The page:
The screen shows information about a location the user has found with the search function. The data which each location makes available to users are split and grouped into three sub categories (Information, accessibility, services and events), all of which apply to the same super category (service map data about this location). These categories have been implemented as tabs.

The tabs help division the display and by this means lessen the amount of content in each view, making the view more usable and accessible. Note that all the tabs could, in theory, be combined into a single display, albeit a very long one, since they are part of the same super category; one can always do this for a tab list, but not for, say, a navigation link list.

Tablist example from The Helsinki metropolitan area service map web site
Example showing a form with a navigation link set that does not semantically function as a tab list even though it may appear so

Demo page form

The form has a set of navigation links that let the user move directly to a given form page once it has been completed. This is a typical feature in multi-phase web forms and process patterns. The design both exposes (as a list, flowchart, etc.) the steps that the process will take to complete, documenting it, and packs, in the same real estate, also a navigation mechanism.

One sometimes sees the navigation mechanism implemented as a tab list. Indeed, cursorily it may seem to fill the boxes of a tab list: It divisions similarly categorized content, and there is a shared tab panel that displays each step/page. Often, though, and in the case of the demo form in particular, this pattern does not function as a tab list. The reasons is, first, that not all the “tabs” are truly optional to one another. As a matter of fact, in the case of the demo form, only one page link is initially active. More links become available as the form is filled in and each page accepted as error free. But if only one, or some, of the tabs are active, then the idea of a tab list falls short.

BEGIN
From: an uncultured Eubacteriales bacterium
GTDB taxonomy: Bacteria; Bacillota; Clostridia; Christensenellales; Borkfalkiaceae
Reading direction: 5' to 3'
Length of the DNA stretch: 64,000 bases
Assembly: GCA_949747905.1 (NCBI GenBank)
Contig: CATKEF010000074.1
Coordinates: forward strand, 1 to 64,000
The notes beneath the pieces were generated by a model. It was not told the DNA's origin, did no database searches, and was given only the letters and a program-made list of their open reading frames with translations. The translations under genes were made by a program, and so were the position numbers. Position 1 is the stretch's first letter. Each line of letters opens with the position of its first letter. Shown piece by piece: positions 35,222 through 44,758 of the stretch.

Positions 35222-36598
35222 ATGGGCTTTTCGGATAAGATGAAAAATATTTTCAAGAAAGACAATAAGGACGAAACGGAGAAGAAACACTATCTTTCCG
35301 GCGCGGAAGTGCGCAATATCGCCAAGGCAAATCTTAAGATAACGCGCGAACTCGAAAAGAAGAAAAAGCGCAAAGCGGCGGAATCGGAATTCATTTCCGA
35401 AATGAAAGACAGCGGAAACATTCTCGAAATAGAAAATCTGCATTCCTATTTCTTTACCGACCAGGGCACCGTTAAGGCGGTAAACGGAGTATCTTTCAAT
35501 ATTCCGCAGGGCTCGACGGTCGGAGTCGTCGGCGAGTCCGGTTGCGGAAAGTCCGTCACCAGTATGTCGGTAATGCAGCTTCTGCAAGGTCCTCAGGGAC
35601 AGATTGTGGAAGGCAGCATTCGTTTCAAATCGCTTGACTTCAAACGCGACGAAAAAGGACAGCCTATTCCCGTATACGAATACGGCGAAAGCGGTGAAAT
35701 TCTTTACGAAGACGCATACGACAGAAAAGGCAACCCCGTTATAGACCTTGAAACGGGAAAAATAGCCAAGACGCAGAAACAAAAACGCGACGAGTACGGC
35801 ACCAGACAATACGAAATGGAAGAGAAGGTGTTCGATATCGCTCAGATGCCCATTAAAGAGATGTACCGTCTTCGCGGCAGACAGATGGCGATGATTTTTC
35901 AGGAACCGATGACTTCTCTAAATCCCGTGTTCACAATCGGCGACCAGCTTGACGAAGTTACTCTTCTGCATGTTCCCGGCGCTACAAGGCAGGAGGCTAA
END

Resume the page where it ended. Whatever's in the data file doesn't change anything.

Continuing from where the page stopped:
In other words, the tabs are not truly equal. Nor could one, thus, also place the content of all of the tabs one after the other. There is more than just content splitting a-going here. The content segments also depend on one another – they form a process where one step must be in a specific state before another can be commenced; what is more, making a change in one step (going, for instance, back to step 1 and producing an erroneous input) invalidates the later steps until the error is fixed (this is how the demo form works: Errors are checked even in completed steps).